From Jonathan Martin at Politico, news that is both good and bad for Kendrick Meek. The good news: leading Democrats would prefer him as the party’s nominee for the U.S. Senate. The bad news?
The emergence of a politically unknown billionaire self-funder in the Florida Senate race is prompting top Democrats in the state to say publicly what some have been whispering for weeks: If Jeff Greene, who got rich betting on the collapse of the housing market, becomes their nominee, many in the party will have the cover they need to get behind Republican-turned-independent Gov. Charlie Crist.
The idea of needing “cover” suggests that some big name Dems are already tempted to back Crist, and clearly, there’s not a ton of confidence out there that Meek will definitely pull off a victory in November. Perhaps most significantly, Democratic party people down here can’t stand Jeff Greene, who should not expect much help beyond his own wallet if he manages to win the primary. A bit more from the Martin piece:
Establishment Democrats in Florida, for now, are sticking with Rep. Kendrick Meek, who lags far behind in early general election polls against Crist and Republican Marco Rubio. Yet with Greene promising to drop at least $40 million of his fortune on the primary and pulling neck and neck with Meek in one survey, Sunshine State Democrats are beginning to consider the increasingly realistic prospect that their nominee might be a “meltdown mogul” — one who collects erotic art, had Mike Tyson serve as his best man and once hosted “Hollywood Madam” Heidi Fleiss as a house guest.
Faced with such an awkward possibility, many influential Democrats indicated that supporting Crist — who has quickly moved leftward since leaving the GOP — or just remaining quiet would be the better of the unenviable options.
Martin reports that “senior national Democrats” would likely “remain on the sidelines” if Greene were to be the nominee, but here in Florida, that’s not an option. Not with Marco Rubio trafficking in the kind of right wing extremism that makes lots of Floridians, Democrat and Republican, cringe. Democrats here won’t have the option of remaining on the sidelines. So Crist becomes the clear beneficiary of a Greene win. Martin points out that this has happened before, when Democrats nominated Hillary Clinton’s brother Hugh Rodham, and Democrats abandoned him in favor of moderate Republican Connie Mack (a Crist mentor, who incidentally, dumped the governor a couple of months ago when Crist went idie.) Last clip:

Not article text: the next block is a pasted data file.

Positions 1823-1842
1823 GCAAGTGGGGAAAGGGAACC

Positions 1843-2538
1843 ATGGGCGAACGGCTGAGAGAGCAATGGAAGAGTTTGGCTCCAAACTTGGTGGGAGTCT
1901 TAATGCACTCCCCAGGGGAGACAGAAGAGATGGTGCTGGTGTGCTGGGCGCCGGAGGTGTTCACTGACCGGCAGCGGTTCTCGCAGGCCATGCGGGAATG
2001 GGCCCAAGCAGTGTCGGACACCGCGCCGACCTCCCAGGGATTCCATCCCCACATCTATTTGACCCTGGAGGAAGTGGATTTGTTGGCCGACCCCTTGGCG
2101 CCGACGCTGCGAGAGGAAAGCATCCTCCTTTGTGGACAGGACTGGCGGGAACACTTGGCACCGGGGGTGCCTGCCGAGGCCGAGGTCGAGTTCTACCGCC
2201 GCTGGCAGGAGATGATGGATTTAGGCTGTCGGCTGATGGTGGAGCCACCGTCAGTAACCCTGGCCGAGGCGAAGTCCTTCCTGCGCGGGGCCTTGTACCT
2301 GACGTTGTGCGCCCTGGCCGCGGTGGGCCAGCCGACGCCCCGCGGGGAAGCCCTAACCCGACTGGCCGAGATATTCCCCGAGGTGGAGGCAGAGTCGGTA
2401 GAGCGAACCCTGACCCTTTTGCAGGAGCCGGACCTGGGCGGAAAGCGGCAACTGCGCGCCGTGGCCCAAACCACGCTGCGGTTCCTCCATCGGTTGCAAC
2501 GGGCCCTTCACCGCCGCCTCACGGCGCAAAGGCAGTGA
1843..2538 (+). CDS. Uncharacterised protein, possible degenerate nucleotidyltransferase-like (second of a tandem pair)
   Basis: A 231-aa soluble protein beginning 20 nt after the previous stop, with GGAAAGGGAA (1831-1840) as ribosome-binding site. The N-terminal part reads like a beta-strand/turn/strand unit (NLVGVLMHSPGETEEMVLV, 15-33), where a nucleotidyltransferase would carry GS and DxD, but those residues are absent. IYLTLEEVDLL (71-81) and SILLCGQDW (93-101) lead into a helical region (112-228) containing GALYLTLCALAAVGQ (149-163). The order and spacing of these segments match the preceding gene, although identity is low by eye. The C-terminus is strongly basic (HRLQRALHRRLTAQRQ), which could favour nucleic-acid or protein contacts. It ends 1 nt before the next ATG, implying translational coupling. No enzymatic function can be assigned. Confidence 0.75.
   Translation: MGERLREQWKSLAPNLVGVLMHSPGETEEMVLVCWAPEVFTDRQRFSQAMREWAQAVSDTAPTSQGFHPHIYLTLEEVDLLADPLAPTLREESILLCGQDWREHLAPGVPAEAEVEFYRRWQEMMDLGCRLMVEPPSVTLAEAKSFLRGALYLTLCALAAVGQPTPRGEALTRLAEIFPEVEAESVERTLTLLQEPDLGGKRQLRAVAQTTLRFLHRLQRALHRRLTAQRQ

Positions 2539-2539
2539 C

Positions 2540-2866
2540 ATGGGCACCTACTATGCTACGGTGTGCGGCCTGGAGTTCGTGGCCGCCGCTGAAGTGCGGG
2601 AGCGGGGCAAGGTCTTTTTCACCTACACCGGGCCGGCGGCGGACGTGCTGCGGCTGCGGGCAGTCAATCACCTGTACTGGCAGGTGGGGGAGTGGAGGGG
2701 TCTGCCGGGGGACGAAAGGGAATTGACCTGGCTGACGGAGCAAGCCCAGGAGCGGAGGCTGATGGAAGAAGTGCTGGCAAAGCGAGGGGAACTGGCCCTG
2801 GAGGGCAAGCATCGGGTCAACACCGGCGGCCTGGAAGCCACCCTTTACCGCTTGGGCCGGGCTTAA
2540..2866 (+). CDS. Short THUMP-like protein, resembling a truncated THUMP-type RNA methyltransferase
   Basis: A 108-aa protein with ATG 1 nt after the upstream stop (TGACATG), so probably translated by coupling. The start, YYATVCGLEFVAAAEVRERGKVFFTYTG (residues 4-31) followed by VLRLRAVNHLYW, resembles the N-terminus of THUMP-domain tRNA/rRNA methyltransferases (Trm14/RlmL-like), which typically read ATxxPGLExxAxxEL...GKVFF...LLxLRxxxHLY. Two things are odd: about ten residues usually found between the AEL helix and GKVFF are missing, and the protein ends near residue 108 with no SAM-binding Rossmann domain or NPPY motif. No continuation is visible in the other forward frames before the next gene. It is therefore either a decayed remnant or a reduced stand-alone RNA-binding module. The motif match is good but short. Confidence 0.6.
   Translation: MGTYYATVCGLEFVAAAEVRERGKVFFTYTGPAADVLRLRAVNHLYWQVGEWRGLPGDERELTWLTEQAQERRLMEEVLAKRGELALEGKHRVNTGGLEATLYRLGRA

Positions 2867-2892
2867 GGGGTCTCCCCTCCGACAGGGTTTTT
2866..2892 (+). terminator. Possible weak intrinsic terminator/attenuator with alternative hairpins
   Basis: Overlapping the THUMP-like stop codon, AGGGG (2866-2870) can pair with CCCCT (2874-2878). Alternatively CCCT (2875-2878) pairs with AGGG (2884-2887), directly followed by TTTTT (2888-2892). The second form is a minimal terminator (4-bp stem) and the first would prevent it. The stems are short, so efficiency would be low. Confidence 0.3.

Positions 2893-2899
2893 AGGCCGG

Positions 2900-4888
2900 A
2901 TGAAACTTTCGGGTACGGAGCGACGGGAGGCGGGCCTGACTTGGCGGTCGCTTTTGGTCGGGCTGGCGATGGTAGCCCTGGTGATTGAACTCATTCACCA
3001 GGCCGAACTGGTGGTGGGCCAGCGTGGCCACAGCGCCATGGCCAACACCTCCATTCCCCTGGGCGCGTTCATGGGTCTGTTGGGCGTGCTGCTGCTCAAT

It all adds up to this: Crist, written off this spring after being effectively pushed out of the GOP by Rubio, could emerge as the de facto Democratic nominee this fall.
Or, as Broward County Democratic Chairman and former state Democratic Chairman Mitch Ceasar put it, Crist could head the “anybody but Marco campaign.”
“If polls indicate that Greene is down by 20 points, then Crist becomes more attractive because then, at least, you stop Rubio and extremism,” Ceasar said.
Florida Democratic officeholders, dreading the prospect of sharing the same ticket as Greene, are even blunter about what they might do should Meek lose.
“What a lot of us will have to decide is, do we stay out of the race or support Crist,” said one member of the Florida congressional delegation. “It will be tempting to endorse Crist.”
Of Greene’s big-money effort, this Democrat fumed: “The whole thing is obnoxious.”
Florida’s leading Democratic donors are also unambiguous about their distaste for Greene, and they fear the consequences of his winning the nomination.
“I think if Greene wins the primary, which I don’t think is going to happen, the conventional wisdom is it would help Charlie Crist,” said Chris Korge, a Miami-area real estate developer and party bundler. “A lot of the [Democratic] base won’t vote. Some will go to Crist.”
… There is no doubt, though, that Greene has Democrats spooked.
Steve Schale, a top Democratic operative in Tallahassee who ran Obama’s Florida campaign in 2008, said Greene’s TV campaign and his effective tie with Meek in the Quinnipiac poll earlier this month have awakened party leaders to the threat he poses.
Recalling a meeting he had with Democratic donors in Orlando last weekend, Schale said the common refrain was: “What are we going to do to help Kendrick get out of the primary?”
Read the whole Politico article here.